Please also read Part One – the antis, and Part Three – the clinic staff.
Before I get into where the patients would go in the event that controlling power hungry oppressors get their wish, I want to take a moment to make sure our readers truly realize what it already takes for a Kentuckian to get an abortion. In April, Kentucky Health Justice Network outlined the barriers that many folks face before they even get to the clinic in this post:
The True Cost of Abortion in Kentucky
Effective Tuesday April 11, 2017, due to additional overhead from the new ultrasound law, increased staff needs and legal costs, EMW is raising their prices by $50 across the board. That means the least expensive procedure (medication abortion, using the pill) will cost $700 per person. Someone at 14 weeks will have to pay $1150. Twenty weeks: $2050.
Those procedures costs are some of the highest in the nation, but there are costs far beyond that. Here is a breakdown of what it really costs:
If someone has a negative blood type, they will have to pay extra for a Rhogam shot. $60 if they are under 12 weeks, $150 if they are over 12 weeks.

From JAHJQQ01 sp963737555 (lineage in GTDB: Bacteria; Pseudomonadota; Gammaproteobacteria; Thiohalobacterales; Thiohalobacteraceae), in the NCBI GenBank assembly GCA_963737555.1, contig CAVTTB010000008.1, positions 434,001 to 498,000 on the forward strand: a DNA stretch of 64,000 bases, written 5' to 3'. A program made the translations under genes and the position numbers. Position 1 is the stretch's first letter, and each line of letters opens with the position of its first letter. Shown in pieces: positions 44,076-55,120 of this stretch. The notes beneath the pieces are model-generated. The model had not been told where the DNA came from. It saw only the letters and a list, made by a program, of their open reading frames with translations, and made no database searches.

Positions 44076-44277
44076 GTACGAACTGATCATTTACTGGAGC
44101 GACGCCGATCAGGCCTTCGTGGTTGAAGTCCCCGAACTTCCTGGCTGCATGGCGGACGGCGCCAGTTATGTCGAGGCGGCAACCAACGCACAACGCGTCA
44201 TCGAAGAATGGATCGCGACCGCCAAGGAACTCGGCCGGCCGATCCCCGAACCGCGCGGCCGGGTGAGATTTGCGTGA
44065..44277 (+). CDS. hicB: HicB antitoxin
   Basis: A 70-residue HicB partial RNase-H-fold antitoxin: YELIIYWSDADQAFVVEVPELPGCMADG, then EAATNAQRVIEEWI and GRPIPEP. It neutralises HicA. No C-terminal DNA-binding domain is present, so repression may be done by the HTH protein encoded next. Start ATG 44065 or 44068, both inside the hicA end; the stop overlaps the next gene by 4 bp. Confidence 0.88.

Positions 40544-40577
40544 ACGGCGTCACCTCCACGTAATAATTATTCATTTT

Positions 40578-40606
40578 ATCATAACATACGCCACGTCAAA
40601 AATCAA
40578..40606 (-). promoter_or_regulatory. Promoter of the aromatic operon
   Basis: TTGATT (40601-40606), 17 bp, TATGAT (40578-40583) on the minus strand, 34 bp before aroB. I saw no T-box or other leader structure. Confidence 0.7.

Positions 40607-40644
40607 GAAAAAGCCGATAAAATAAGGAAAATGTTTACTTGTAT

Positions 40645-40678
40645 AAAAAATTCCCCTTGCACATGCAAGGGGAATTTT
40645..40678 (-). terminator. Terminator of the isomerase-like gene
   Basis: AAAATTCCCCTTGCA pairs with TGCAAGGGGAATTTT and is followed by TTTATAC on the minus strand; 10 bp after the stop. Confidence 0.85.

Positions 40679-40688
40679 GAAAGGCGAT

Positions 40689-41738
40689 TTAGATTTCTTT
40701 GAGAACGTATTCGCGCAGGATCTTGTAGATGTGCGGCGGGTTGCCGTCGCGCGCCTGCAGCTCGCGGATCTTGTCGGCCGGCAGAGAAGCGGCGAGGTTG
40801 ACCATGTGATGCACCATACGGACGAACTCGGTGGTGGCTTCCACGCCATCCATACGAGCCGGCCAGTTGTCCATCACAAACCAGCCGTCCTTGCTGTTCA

If they do not live in Jefferson County, they will have to travel up to 250 miles round trip. That requires access to a reliable vehicle, and usually a companion to do the driving post-op. (So, also factor in gas money. Yes, maybe they could fly or ride a greyhound but would they take cabs to and from the airport, bus station, hotel, clinic, etc?)
The law requires they receive informed consent counseling 24 hours before the procedure. Some people take two trips to the clinic for this. Some do it via web app but that requires access to Internet or smart phone data, plus a safe environment for a video conference call, which can be a big challenge for people in rural areas.
If they are a parent, childcare arrangement must be made, and sometimes paid for.